Mirror/ in vapour: Glass in Venice

Rosslynd Piggott

16 September 2017

Glass has long held fascination and attraction as one of the materialities used in my practise. In 1990, 100 Glasses was the first work I made in collaboration with glass artisans in Australia (Michael Hook and Perry Fletcher, engraver).The work comprised 100 handblown glasses engraved with words starting with names of cities, far away, historically and romantically imbued, “Rome”, “Egypt”, “Thebes”, “Venice” and then moving to elements, “salt”, “ink”, nouns, a date in the past, a date in the future, “Marcel” (Proust or Duchamp), “Virginia” (Woolf) and followed by Latin names for favourite flowers and finally 14 unnamed glasses implying an openness, an unfinished space.

The glasses were arranged in a single line mounted on a shelf and wall painted in a deep blue space to be read as a flow of consciousness, a linear spatial poem. Light passing through the glass vessels formed a doubled rippled image of form and text on the wall. I was just beginning to sense the material and metaphysical potential of glass in the context of my work, a process that is still unfolding. A substance that originates from sand, heated becoming fluid, shaped, cooling into a transparent solid. Glass as vessel may still further contain fluid, it can be filled, poured and emptied in cyclic flow echoing the fluidity of the material itself. A glass vessel also presents multiple spaces, a container, sealed and open. Our view encompasses the exterior, interior and the further exterior in the same moment. Transparency, at once fluid and solid, allows for a floating, unfixed perception of multiple and multiplying space.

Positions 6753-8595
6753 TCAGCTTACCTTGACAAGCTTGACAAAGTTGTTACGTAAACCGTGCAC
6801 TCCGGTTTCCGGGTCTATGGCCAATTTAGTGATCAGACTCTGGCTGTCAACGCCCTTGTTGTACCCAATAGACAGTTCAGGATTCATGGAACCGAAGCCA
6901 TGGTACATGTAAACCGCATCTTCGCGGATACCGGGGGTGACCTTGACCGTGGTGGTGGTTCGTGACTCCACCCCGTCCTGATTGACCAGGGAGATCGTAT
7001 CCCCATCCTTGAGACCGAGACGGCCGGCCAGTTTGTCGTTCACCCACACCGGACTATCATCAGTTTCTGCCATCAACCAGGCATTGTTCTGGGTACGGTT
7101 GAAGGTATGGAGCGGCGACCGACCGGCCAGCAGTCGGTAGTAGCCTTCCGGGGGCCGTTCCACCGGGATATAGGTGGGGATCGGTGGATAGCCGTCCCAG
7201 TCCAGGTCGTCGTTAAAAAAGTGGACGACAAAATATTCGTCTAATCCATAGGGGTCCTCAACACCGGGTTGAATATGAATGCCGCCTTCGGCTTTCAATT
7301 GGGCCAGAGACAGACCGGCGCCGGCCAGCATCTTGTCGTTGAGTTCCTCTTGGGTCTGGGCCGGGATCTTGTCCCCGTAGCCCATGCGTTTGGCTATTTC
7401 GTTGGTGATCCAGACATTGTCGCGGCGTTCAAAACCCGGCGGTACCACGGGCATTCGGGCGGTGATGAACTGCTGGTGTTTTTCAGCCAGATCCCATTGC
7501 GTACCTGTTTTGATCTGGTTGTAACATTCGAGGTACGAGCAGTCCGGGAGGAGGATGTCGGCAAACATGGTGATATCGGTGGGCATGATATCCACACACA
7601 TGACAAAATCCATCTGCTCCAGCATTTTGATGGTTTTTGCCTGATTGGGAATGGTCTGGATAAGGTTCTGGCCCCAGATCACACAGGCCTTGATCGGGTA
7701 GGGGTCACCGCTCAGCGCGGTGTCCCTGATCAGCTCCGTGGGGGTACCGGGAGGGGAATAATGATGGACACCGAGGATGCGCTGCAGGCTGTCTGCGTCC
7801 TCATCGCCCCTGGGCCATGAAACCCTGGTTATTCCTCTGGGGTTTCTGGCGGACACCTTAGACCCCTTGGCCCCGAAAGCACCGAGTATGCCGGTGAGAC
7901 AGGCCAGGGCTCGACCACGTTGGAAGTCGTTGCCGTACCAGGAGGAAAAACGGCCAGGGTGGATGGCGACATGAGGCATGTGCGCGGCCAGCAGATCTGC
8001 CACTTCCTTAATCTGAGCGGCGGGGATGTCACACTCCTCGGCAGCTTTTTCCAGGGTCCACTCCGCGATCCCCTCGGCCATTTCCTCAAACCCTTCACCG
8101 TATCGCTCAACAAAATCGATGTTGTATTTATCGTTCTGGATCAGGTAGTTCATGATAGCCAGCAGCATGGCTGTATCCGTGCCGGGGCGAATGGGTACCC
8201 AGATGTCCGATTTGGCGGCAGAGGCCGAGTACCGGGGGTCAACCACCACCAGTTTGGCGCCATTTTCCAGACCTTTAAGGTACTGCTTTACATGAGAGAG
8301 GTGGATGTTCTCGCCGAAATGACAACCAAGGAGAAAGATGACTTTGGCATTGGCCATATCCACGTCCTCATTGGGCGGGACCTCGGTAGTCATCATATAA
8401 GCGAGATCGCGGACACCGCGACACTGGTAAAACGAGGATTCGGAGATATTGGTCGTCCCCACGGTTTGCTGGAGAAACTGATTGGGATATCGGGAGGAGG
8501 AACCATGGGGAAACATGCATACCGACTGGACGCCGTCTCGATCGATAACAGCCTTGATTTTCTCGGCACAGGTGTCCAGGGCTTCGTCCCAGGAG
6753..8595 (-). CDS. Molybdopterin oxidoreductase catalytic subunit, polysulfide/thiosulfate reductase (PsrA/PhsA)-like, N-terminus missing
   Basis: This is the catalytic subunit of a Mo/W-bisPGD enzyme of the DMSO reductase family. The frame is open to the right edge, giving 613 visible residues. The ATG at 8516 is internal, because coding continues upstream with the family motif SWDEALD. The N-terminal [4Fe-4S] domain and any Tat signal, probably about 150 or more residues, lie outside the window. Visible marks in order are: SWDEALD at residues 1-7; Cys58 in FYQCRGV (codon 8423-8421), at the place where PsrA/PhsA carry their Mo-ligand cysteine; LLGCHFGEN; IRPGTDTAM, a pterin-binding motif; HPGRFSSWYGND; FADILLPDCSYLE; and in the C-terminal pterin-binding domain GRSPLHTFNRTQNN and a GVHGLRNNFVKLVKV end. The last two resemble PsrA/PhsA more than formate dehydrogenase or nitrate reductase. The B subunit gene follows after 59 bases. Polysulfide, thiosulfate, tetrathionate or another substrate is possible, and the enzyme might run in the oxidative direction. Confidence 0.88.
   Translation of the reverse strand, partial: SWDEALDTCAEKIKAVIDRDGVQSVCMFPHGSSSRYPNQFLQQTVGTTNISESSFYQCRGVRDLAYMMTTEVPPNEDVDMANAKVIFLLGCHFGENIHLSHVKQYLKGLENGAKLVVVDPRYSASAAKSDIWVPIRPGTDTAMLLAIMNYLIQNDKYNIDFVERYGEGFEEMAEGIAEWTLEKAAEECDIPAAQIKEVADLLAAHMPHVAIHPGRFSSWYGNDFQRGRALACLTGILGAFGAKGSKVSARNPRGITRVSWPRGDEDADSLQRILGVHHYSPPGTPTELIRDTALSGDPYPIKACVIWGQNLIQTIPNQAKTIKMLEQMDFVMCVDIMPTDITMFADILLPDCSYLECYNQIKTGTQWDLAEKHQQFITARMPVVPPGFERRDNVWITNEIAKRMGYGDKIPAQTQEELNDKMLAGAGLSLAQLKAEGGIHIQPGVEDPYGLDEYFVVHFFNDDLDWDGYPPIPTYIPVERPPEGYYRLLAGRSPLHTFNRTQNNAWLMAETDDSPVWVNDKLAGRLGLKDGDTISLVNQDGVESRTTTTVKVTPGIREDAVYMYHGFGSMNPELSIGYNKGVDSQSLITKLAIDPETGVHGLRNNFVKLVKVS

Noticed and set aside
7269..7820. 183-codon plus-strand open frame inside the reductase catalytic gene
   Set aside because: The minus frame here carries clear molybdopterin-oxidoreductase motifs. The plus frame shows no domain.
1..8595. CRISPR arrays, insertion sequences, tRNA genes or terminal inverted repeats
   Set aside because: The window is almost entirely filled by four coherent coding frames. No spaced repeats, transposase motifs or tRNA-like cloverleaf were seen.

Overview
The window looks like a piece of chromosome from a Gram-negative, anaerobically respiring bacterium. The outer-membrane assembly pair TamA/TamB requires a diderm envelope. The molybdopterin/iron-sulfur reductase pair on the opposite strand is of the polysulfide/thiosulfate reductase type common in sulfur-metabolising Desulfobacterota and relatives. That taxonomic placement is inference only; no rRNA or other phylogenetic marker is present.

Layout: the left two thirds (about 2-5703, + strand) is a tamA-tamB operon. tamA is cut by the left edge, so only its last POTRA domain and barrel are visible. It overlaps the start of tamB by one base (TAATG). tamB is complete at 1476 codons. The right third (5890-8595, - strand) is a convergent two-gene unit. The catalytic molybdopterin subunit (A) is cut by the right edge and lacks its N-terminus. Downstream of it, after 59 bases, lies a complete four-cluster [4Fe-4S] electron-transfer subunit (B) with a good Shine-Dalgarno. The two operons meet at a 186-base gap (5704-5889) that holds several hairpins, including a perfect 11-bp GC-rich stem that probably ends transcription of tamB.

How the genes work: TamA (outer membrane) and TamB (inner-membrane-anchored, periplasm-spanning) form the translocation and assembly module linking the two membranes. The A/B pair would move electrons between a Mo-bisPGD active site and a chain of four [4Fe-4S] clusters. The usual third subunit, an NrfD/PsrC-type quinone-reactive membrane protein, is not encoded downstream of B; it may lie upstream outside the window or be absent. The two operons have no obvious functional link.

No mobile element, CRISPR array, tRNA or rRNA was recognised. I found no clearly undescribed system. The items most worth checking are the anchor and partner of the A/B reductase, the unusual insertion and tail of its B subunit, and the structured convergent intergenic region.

Glass has continued to be a material important to my practice for its paradoxical elusive qualities, containing and revealing, solidity and fluidity and for its ability to conjure a sense of multiple space. For a painter who works with many layers of fine transparent paint, glass has an immediate relationship to this physicality. I am not a glass artist. I come to the material of glass with a fascination as an artist, whose work has a central focus of painting and spills over into further materials and their possible evocative relationships through spatial placement as installation.